Hope this helps you.

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"what you play and how many people you play [should] influence your choice." So true!

 

Judging from the number of AJs up for resale, I wonder of some folks buy one expecting the ginormous sound of an HD28 and then come away disappointed by its (reletivly) dry articulation, which is a world apart from the Martin rumble. More like a D18 in that respect.

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Judging from the number of AJs up for resale' date=' I wonder of some folks buy one expecting . . .

[/quote']

 

My experience with the AJ is the same thing I discovered with my first Telecaster. The 'articulate' reproduction ability of this acoustic forces you to play in top form - every mistake stands front and center.

 

I have also found that the AJ does not work as well with my singing voice as the Martins appear to - especially my OM21.

 

The AJ can fill a room with sound, but has been difficult for me to record amicably. I can certainly get the sound of a resonant guitar, but my mics (Audio Technica 3035 with two 2021 condensers) aren't giving me what I think the AJ sounds like.

 

The AJ does not play well with others - it is like an aggressive child wanting attention in the grocery store.

 

Still, it is everything I love in a guitar because it can pitch out volumes of sound in a wide volume band and I love playing it finger style even though I bought it as a strummer for recording. I play solo gigs, so the guitar can be whatever I feel like dealing with on the EQ.

 

I think our first impressions of the AJ and our final determinations are very different. Some of us can be flexible and accept what we find the AJ to be, and others have to move it along and find something different. That is the best explanation I can find in my own experience. I couldn't part with mine - I would like to have a second one, actually.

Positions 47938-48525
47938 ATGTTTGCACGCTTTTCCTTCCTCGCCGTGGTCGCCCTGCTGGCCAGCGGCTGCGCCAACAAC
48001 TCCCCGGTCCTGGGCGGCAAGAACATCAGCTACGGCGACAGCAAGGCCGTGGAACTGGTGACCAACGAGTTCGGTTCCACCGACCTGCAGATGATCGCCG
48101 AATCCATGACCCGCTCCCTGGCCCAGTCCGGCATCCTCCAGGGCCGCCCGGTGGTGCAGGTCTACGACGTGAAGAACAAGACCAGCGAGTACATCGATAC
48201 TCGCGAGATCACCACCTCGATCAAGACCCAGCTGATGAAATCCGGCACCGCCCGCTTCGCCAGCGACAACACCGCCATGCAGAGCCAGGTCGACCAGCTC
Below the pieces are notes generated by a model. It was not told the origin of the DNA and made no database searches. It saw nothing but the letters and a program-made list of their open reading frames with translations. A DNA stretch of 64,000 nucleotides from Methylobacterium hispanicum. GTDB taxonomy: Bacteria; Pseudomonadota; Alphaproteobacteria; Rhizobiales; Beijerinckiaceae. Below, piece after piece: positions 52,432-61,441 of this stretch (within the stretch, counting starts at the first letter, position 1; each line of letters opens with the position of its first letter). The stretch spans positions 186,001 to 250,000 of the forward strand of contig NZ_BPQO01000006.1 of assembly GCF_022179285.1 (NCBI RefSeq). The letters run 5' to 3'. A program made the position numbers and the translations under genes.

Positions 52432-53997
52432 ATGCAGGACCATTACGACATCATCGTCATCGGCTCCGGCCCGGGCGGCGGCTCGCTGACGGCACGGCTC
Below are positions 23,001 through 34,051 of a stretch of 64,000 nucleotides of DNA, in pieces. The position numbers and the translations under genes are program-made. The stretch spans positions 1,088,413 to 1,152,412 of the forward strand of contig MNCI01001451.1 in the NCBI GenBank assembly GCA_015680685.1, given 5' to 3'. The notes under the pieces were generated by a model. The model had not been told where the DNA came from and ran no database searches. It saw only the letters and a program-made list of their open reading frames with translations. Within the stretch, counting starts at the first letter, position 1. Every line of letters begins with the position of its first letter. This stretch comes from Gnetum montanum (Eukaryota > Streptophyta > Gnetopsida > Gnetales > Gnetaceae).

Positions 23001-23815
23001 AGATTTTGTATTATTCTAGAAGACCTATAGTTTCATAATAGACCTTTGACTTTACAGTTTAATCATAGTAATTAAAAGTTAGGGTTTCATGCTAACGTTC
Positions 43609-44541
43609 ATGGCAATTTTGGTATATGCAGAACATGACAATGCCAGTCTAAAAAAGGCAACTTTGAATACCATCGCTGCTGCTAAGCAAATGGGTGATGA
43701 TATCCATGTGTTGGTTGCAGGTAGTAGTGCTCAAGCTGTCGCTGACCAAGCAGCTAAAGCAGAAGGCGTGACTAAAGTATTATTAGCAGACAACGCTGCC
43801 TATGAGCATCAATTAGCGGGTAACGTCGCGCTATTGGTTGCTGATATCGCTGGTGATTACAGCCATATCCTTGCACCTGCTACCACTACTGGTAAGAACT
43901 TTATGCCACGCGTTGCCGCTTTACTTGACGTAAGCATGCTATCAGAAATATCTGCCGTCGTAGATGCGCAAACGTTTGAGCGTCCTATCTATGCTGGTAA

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I have both a 05 AJ and an o7 HD-28 They are both great guitars They are comparable as far as the tone woods other than that they are different as night and day The martin has sustain that goes on forever where the gibson is more clipped You can play either one how ever you want and get what you want My HD has the sweetest sound you ever heard and more balanced than the gibson Where the martin sound comes from within the gibson sound is in the top. To say one is better than the other is just a persons opinion and we all have one. Play them both buy the one you like the best.

gyoung

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"My HD ... more balanced than the gibson"

 

With all respect, Martin Ds are, well, doggone it, notorious, for having a huge bass response which overshadows the mids and trebles. Which is the flip side of balanced. Hear too much treble in the AJ? Maybe its has to do with being used to not hearing it in a Martin. Ive played both, own an Aj, and say with confidence that the AJ is more balanced (ie even volume/projection across the tonal spectrum) than a HD28. It just is.

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"My HD ... more balanced than the gibson"

 

With all respect' date=' Martin Ds are, well, doggone it, notorious, for having a huge bass response which overshadows the mids and trebles. [/quote']

 

Well, as much as I normally agree with your opinions jkinnama, because you are my favourite poster here . . .

 

My view is that this is a stereotype of Martin guitars which is more appropriate to the instruments Martin produced in the past than it is relevant to current production. I think some Martins do fit this description, but the vast majority don't.

 

I have a 2006 HD-28V that has everything you could possibly want in a guitar. The mids and trebles are in no way overshadowed by the bass and there is no indication after two years of daily playing that this will ever be the case.

 

I have a Martin OM21 which is a fine example of a balanced guitar with equal resonance across the board. If anything, it is weaker in the bass than mids or trebles.

 

Have you played current model Martins that fit your description?

 

I honestly believe the guitars we find from different eras with their individual quirks and trademark sonic reference points are a reflection of the music of their times and perhaps the recording technology that was available. I have a 1929 Martin 0-18K, for example, that fits ragtime finger style better than almost any other guitar in the world. Is it coincidence that it was produced when rag was still quite popular?

 

In the 1950s, 60s and 70s, I think adequate bass response in recordings was a big issue. I have every commercially available recording ever made by Hank Williams and many of these songs would never carry without his D28 having some thump on the low end. A 1960s J160E Gibson is rather thuddy plugged in as well.